Happy lazy Sunday afternoon!
I just got back from the grocery store(s) with a huge pile of goodies. Fresh mango and papaya, limes and red bananas (just like regular bananas, but redder!), milk that looks like it might actually be white this time, and a week's worth of cookies. It's going to be a good week I can tell.
Here in Lagos grocery shopping is kind of a production. It takes several hours to accomplish - especially if you're visiting more than a couple stores and that's pretty much a must as most stores specialize more than in the US. If you want good bread you go to one, fruits and vegetables, a second, American quality meat a third, dairy products - well, then you just compromise and buy off-white milk... But you get the picture. Each store also comes with it's own set of challenges. One of the best stores has basically zero parking. Another is located in what I can only describe as the Bermuda Triangle of Nigerian traffic jams, the next requires you to run the gauntlet of puppy sellers (way too much temptation for me), etc.
Another quirk is that it isn't really a good idea to use your credit or debit card here, so you carry all the cash with you. If you have a family of four then prepare to carry a small brick of bills every time you go (unmarked black briefcase optional). This is mostly due to the fact that the largest denomination issued is the 1000 NAIRA note, equal to about 6-7 USD, but also food here is often as expensive, or more expensive than in the US. (Especially when staples like Lucky Charms cost $10 a box.)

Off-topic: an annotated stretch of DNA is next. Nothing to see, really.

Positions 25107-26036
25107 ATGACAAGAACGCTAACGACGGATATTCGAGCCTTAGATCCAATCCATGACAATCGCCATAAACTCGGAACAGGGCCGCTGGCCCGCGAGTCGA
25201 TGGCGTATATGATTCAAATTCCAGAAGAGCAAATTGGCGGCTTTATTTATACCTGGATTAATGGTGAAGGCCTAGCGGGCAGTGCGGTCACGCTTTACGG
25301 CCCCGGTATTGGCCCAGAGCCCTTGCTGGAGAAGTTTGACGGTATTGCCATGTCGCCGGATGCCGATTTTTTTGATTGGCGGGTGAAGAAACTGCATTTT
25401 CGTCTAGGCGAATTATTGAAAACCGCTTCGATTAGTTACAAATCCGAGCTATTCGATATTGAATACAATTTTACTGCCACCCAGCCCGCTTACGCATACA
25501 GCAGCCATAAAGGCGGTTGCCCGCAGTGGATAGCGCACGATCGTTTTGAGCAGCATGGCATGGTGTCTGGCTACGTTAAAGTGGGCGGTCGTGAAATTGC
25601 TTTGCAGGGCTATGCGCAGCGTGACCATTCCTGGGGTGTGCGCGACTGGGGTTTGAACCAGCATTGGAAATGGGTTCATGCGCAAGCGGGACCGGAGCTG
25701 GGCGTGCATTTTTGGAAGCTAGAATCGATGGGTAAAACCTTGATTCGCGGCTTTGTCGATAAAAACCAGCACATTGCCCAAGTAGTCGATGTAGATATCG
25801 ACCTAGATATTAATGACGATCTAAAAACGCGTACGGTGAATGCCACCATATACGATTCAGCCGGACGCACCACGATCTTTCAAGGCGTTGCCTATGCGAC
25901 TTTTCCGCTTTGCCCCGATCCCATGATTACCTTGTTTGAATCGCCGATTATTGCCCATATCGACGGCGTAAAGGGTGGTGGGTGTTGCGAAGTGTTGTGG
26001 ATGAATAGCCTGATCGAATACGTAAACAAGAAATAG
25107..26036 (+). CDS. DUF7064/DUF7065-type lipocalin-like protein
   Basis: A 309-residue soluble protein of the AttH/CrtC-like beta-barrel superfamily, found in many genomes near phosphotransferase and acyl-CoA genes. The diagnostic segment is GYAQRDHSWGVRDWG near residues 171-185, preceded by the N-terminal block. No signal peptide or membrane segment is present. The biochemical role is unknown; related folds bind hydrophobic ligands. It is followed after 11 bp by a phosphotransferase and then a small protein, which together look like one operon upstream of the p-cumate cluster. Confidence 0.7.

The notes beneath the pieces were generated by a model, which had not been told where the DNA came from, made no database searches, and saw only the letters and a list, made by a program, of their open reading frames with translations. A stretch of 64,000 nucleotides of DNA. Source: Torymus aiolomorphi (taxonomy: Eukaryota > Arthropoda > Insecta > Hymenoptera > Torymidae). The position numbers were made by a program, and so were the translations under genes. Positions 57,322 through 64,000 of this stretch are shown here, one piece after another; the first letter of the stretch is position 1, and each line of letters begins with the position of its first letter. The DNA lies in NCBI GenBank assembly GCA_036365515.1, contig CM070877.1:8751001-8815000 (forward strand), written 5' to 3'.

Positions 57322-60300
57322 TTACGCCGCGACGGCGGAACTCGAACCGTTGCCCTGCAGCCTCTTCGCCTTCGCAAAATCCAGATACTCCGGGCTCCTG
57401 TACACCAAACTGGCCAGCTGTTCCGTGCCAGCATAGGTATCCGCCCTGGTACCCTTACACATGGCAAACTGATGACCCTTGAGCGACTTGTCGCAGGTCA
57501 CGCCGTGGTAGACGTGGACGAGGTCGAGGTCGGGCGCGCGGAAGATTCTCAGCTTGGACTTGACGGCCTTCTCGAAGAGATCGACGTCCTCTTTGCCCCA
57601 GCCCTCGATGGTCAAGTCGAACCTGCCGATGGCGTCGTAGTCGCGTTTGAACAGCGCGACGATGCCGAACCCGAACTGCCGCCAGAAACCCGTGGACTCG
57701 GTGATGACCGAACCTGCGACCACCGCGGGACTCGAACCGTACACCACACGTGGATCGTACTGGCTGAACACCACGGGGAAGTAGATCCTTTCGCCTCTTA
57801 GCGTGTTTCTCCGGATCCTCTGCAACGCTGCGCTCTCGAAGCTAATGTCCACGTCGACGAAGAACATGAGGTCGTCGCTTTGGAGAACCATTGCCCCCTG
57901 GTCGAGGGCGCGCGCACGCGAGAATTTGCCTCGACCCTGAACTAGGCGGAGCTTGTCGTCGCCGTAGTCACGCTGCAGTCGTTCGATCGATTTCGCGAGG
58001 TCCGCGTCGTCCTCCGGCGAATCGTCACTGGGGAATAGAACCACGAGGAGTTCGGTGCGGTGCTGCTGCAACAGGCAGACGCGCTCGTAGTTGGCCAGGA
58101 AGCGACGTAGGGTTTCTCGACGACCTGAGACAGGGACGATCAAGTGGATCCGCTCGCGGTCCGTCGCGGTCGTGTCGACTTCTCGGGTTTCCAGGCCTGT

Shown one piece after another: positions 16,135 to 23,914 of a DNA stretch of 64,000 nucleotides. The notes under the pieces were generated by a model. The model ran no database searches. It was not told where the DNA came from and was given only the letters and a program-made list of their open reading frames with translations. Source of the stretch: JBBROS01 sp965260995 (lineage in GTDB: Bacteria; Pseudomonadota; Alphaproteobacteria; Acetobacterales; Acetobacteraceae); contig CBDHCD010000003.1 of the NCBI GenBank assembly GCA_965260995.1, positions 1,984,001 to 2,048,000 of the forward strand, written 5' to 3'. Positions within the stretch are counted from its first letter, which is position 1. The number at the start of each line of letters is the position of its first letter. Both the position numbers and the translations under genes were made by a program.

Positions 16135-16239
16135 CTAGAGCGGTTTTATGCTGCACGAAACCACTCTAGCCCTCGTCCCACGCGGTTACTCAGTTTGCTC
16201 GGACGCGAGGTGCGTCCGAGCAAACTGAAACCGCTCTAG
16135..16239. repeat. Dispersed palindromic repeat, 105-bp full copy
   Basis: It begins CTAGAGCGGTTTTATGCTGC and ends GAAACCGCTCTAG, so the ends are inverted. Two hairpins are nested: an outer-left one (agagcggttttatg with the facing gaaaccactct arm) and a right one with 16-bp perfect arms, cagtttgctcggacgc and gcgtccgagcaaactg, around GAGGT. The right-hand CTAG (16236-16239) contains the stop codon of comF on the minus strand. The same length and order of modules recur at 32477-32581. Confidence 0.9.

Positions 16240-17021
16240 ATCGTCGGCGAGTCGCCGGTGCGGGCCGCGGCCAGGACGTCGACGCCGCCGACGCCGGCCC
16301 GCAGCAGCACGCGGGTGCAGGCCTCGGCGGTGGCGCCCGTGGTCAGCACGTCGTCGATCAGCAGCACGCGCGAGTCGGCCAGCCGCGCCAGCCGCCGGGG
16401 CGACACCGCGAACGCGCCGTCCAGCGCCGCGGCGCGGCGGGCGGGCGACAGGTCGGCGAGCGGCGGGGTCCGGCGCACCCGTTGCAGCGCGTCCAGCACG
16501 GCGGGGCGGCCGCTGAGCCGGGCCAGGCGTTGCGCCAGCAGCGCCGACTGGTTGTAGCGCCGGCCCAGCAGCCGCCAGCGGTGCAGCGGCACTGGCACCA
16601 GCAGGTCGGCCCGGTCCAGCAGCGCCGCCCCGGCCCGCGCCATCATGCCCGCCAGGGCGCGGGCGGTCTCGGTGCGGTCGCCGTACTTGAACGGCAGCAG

Finally, there are lots of random differences that take some getting used to. You have to weigh your fruits and veggies before you get to the counter - dont't even think about just showing up and expecting the cashier to figure it out for you. That's totally crazy and unreasonable, obviously. You also need to show your receipt to the guards before you are allowed to leave. Heaven help the clueless foreigner who tosses their receipt somewhere into the abyss of their bags because this is apparently a beloved and necessary Nigerian grocery rite. I don't know that it has ever resulted in a reduction of petty theft, but I suppose it's the thought that counts.
Grocery shopping is always an adventure though and I tend to come back feeling successful. Now if I could just do something about that strangely colored milk...
In addition to grocery shopping, this weekend I went out to a St. Patrick's Day event. It was fun, but oh my goodness do they like it loud here. Also, they tend to play a lot more American oldies than Nigerian stuff which is unfortunate because the music scene here is actually very good.
On that note, below are the links to some songs that are popular right now in Nigeria. The first is technically from Ghana, but it's very catchy and pretty popular around the consulate. The second is a Nigerian singer. Enjoy!